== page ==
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Infobank

Lenses: Extension tubes

With many lenses, as you focus closer, the length of the lens increases. Or to put it another way, the lens moves away from the camera as the subject moves nearer to the lens. (Some lenses have a feature called internal focusing. Here, the elements move back and forth within the barrel, but the length of the lens does not change.)

The closest focusing distance is reached when the lens is extended as far as it will go. This focusing distance varies considerably from lens to lens, from 0.2m for the EF15mm, to 14m for the EF1,200mm. But the magnification of the subject (actually a reduction) stays within a narrower range, from about 0.1x to 0.3x.

Why do lenses stop extending? Partly because it costs more to design and manufacture lenses with longer extensions; partly because it is difficult to design a lens that gives high-performance results over a wide range of focusing distances.

Macro lenses

However, there are such lenses. The EF100mm, EF180mm and EF-S60mm macro lenses focus all the way from infinity down to a distance that gives 1x (life-size) magnification. If you use these lenses, you will find that the length changes considerably from one end of the focusing range to the other. (There is also an EF50mm Macro lens, but this requires the use of a life-size converter to give life-size magnification.)

Extension tubes

But you can increase the magnification of a lens simply by moving it further from the camera. All you need is an extension tube. This fits between the camera and the lens. There are no optical elements inside the tube − it is just a device to increase the lens extension.

Canon produces tubes in two different lengths − 12mm and 25mm. The EF12 and EF25 tubes come with electrical contacts which allow data transfer between the lens and camera to be maintained. It is possible to attach the EF12 tube to the EF25 tube to give a 37mm extension. Canon does not recommend this, as the data transfer may be affected, but acceptable results are possible if you are willing to experiment.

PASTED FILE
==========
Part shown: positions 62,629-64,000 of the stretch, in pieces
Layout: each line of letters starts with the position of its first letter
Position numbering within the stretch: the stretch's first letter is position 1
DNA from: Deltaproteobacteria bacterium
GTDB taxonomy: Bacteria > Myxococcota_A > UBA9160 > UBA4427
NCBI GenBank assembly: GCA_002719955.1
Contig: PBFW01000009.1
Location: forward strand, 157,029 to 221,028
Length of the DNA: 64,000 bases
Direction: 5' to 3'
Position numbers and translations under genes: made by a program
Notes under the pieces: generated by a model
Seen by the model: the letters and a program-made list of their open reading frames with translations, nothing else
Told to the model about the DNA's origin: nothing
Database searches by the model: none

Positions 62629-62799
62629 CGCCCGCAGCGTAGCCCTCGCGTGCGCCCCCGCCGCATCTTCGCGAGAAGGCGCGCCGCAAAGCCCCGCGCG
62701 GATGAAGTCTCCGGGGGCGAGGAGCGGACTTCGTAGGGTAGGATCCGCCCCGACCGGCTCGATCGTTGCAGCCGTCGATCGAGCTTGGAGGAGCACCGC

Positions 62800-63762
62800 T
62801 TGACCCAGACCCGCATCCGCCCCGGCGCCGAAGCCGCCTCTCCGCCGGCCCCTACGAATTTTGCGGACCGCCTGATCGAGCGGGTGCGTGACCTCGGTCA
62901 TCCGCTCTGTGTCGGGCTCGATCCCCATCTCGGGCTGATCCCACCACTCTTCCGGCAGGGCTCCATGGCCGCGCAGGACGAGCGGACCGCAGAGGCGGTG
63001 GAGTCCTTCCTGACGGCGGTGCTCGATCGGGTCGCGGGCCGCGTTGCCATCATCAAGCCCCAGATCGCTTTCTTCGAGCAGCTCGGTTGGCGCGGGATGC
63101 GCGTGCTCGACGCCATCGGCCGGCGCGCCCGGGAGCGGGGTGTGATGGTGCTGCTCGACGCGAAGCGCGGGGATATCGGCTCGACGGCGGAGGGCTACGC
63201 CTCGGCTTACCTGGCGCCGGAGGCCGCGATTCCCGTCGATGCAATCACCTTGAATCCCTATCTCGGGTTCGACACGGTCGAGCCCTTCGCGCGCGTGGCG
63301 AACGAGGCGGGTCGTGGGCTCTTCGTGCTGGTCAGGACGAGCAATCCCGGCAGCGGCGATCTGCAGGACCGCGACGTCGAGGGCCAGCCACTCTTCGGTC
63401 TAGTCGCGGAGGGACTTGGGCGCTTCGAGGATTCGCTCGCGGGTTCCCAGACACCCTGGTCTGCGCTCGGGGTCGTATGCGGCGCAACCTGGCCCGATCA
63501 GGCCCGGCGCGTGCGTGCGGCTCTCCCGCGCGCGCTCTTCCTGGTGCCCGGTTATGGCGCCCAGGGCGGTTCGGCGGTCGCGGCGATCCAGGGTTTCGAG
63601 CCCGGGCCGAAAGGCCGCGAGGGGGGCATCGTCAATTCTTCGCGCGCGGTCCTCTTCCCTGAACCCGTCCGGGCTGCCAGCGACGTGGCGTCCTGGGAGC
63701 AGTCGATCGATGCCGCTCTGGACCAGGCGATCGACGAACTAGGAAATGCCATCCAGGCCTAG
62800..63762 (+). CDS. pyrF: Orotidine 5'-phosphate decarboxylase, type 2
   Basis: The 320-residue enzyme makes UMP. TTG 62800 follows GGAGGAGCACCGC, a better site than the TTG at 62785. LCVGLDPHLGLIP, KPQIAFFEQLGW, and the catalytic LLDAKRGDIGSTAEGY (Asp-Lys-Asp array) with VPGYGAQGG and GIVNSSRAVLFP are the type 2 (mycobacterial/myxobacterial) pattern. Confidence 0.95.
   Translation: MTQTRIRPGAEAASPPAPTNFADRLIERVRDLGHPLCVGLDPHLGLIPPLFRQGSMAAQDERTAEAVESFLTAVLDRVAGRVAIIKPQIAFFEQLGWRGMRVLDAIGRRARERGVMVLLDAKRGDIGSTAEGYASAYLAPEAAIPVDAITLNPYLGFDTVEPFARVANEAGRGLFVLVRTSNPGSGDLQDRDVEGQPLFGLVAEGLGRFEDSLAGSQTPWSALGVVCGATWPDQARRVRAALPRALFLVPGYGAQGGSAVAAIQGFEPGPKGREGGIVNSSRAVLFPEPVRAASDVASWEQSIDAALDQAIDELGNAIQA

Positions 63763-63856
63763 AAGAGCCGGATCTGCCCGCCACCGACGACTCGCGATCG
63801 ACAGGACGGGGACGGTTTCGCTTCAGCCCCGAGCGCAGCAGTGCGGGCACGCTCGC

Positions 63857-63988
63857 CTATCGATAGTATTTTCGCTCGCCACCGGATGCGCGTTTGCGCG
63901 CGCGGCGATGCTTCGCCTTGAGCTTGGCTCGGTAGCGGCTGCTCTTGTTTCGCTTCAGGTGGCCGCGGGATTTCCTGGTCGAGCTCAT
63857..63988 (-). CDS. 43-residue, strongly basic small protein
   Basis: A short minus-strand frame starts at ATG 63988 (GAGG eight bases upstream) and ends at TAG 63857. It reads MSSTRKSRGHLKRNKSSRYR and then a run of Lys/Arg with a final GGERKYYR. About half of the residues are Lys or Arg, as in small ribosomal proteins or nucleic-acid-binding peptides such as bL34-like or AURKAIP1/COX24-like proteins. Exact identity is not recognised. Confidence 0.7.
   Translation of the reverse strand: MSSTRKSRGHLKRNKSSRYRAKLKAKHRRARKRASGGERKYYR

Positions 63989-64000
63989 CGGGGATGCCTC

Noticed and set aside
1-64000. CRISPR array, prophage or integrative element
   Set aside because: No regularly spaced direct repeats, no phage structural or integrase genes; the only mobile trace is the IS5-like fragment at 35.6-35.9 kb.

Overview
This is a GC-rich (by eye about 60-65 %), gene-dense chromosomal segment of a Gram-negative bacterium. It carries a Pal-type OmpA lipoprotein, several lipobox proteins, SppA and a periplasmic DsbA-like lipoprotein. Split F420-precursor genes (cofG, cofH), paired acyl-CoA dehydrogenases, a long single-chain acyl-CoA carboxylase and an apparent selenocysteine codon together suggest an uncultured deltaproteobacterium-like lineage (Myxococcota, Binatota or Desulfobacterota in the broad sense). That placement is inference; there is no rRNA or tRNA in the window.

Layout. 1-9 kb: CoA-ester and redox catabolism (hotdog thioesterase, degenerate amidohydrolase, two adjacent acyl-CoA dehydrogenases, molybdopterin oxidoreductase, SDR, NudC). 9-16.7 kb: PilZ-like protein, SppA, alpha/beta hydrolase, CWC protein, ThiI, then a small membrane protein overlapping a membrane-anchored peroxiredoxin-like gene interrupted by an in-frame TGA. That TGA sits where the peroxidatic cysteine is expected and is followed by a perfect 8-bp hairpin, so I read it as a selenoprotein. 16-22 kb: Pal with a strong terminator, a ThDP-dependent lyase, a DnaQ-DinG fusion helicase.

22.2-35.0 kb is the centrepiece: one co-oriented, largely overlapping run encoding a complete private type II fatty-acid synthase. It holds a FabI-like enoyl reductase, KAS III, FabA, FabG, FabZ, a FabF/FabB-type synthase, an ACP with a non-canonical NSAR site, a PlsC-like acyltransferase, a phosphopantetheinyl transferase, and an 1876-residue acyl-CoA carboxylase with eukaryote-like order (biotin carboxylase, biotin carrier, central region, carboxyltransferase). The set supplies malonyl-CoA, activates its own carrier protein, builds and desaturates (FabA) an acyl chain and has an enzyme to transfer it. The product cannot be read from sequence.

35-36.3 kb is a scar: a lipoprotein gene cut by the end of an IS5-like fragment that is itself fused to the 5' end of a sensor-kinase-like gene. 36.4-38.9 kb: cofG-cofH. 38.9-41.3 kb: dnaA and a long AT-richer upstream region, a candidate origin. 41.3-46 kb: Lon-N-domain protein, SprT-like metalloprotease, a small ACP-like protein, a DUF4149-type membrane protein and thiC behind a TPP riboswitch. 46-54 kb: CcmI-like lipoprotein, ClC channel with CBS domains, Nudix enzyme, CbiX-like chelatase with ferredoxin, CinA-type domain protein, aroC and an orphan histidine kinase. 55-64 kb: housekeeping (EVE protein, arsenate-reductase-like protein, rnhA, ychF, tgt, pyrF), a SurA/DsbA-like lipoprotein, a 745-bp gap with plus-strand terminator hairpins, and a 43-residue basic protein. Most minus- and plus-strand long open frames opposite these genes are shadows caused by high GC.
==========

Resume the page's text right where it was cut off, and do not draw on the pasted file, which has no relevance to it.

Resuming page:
Mark II extension tubes

The Canon EF12 and EF25 Extension Tubes have been part of the EOS system since 1991. With no optical elements, little improvement is possible and so there was no need to bring out new versions.

However, September 2004 saw the introduction of the EOS 300D digital camera.

This featured a new EF lens mount. In addition to accepting all the past and current EF lenses, it also takes the EF-S lenses. These lenses do not fit the original EF extension tubes.

So at the same time the EOS 300D was launched, the EF12 II and EF25 II Extension Tubes were introduced. These can be used with EF-S lenses, as well as most EF lenses. And that’s the only difference. If you have the old tubes and do not use EF-S lenses, there is no need to upgrade.

The full area of a postage stamp, together with an image taken using the EF100mm lens fitted with the EF25 extension tube.

Compatibility

The Extension tubes are not compatible with the EF14mm, EF15mm and MP-E65mm lenses. In addition, the EF25 tube is not compatible with the EF20mm and EF24 f/1.4L lenses.

The tubes can be used with all EOS cameras, including digital, but there are slight exposure problems with some combinations of cameras and lenses. The instruction leaflet gives some guidance on this, but the best advice is to shoot some test frames with the camera and lens you intend to use and make a note of any exposure compensation that may be required. Keep this information safe for future reference.